The scientists performed the research by taking cores from permafrost across Alaska. They measured mercury levels and then extrapolated to calculate how much mercury there is in permafrost across the globe, where it covers large portions of Canada, Russia and other northern countries.

    “We figure that this represents the buildup of mercury during and since the last Ice Age,” Schaefer said.
    https://www.washingtonpost.com/news/e...to-release-it/?utm_term=.20f0e3c1f4b3
    Voting 0
  3. the UN diplomat who shepherded global climate talks from their post-Copenhagen standstill, remembers “5,000 people jumping out of their seats, crying, clapping, screaming, yelling, torn between euphoria and still disbelief.”

    But that euphoria masked a hard truth. The plausibility of the Paris Climate Agreement’s goals rested on what was lurking in the UN report’s fine print: massive negative emissions achieved primarily through BECCS—an unproven concept to put it mildly. How did BECCS get into the models?

    The story begins with the 2°C goal itself, a formal international climate target since 2010 (and informal since the 1990s). For years before Paris, climate researchers had warned that the 2°C limit was slipping out of reach—or was already unattainable.

    Here’s why: As climate researchers have clearly (and tirelessly) linked temperature rise to increasing atmospheric CO2 concentrations, they can calculate back from a temperature target to the maximum amount of CO2 we can emit—our “carbon budget.” For a greater than 66 percent chance of staying below 2°C of warming, our CO2 concentration should remain under 450 parts per million.

    In 2010, when the 2°C goal was adopted at a major conference in Cancun, Mexico, the carbon budget for 450 ppm, or 2°C, was formidably tight: Only a third was left—1,000 gigatons of carbon dioxide. Since humans were emitting 40 gigatons a year, the carbon budget would be easily blown before midcentury. This is the global accounting problem that a handful of specialized modeling groups began confronting in 2004, when the IPCC asked them to map scenarios in line with the 2°C goal. Essentially, how might we cut emissions without grinding the fossil-fuel-driven economy to an immediate standstill?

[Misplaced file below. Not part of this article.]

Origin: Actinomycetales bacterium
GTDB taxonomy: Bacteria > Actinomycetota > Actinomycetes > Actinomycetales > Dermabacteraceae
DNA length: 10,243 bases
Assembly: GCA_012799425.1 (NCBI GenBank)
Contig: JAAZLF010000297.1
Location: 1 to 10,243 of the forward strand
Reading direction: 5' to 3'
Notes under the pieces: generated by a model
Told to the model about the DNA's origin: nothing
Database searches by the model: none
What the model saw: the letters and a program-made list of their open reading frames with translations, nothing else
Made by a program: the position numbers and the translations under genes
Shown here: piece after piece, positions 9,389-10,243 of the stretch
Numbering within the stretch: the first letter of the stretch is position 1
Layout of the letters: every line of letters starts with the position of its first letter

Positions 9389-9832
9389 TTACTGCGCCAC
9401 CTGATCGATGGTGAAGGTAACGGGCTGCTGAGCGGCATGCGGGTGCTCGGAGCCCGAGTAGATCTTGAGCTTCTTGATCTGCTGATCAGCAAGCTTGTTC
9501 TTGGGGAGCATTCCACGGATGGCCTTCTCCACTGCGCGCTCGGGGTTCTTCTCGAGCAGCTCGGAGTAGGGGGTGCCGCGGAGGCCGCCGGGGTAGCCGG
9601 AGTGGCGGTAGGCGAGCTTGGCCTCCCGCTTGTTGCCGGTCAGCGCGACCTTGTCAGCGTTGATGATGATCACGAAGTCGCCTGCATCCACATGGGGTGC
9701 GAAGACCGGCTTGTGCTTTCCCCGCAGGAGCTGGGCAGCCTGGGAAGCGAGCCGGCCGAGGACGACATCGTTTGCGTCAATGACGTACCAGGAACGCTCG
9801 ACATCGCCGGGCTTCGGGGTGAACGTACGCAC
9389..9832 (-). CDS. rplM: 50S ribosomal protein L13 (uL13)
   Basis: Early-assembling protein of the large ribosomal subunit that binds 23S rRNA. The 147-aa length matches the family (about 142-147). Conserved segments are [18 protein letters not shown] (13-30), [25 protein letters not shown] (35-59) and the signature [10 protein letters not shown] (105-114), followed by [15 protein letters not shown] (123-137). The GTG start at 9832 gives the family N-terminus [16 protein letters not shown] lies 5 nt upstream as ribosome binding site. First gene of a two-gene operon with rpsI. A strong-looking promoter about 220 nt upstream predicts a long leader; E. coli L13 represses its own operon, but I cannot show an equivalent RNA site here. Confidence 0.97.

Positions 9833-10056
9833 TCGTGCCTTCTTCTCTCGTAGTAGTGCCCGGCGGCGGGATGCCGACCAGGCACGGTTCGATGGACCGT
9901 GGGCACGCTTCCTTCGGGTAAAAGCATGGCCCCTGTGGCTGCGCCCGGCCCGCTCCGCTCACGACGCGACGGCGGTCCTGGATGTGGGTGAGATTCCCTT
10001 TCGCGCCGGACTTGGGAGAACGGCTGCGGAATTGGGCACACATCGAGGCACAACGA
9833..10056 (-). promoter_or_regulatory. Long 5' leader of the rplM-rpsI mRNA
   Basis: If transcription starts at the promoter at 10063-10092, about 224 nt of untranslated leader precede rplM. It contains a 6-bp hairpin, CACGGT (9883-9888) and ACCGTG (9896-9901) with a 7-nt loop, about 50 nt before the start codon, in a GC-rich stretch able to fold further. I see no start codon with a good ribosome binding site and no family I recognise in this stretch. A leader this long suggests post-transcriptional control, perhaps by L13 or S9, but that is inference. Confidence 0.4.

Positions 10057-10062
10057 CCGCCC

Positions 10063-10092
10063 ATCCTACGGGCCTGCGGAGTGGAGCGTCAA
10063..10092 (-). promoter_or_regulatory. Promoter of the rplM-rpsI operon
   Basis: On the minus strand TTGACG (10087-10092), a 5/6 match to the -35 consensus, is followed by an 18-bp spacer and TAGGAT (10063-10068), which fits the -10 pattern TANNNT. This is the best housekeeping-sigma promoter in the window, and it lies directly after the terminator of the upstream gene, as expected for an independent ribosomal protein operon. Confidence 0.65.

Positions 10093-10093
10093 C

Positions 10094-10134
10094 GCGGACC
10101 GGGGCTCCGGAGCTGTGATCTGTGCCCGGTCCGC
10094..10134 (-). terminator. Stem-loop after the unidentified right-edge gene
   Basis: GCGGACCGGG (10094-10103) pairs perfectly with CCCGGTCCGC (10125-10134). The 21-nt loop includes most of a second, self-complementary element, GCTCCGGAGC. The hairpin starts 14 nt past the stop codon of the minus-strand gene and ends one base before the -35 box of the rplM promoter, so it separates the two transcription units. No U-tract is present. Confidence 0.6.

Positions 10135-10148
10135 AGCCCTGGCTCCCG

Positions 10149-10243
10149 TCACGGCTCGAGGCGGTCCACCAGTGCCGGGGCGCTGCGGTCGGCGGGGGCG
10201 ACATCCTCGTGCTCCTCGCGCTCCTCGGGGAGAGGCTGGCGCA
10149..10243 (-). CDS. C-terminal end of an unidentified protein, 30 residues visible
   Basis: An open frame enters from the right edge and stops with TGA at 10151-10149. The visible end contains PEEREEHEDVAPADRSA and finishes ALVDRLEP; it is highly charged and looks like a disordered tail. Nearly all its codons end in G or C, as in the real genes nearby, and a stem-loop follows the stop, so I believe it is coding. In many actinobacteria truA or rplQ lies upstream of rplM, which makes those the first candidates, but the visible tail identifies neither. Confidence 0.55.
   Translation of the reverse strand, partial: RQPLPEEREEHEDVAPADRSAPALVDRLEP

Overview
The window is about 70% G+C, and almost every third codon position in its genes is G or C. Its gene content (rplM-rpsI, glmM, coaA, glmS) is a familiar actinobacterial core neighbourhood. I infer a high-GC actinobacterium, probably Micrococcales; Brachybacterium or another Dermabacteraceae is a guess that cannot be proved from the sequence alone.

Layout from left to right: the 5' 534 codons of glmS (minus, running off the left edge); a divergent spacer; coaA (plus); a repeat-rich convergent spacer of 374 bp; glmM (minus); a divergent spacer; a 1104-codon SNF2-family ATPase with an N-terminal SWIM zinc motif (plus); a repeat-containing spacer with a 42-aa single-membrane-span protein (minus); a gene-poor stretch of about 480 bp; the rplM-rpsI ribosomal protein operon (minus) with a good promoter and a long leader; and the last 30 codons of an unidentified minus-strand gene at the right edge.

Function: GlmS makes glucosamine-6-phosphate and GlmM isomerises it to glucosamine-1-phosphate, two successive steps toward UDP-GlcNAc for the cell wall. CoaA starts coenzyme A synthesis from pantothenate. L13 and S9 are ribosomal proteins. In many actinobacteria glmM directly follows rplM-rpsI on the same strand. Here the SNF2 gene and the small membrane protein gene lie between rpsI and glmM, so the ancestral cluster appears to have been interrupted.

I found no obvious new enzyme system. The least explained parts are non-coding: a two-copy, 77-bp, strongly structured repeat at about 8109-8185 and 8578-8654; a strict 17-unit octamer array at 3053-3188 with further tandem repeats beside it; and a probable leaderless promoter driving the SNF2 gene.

To tackle this problem, the groups used a tool called an integrated assessment model—algorithms that draw on climate, economic, political, and technical data to imagine cost-effective policy solutions.

    Around the same time that Karlsson’s life changed via late-night Swedish television, Detlef Van Vuuren, a project leader of the Dutch modeling group IMAGE, came across the idea behind BECCS in the literature, looking at Obersteiner’s 2001 paper and work by Christian Azar and Jose Moreira. He was intrigued. In theory, by both producing energy and sucking CO2 out of the atmosphere BECCS could result in a path to 2°C that the global economy could afford.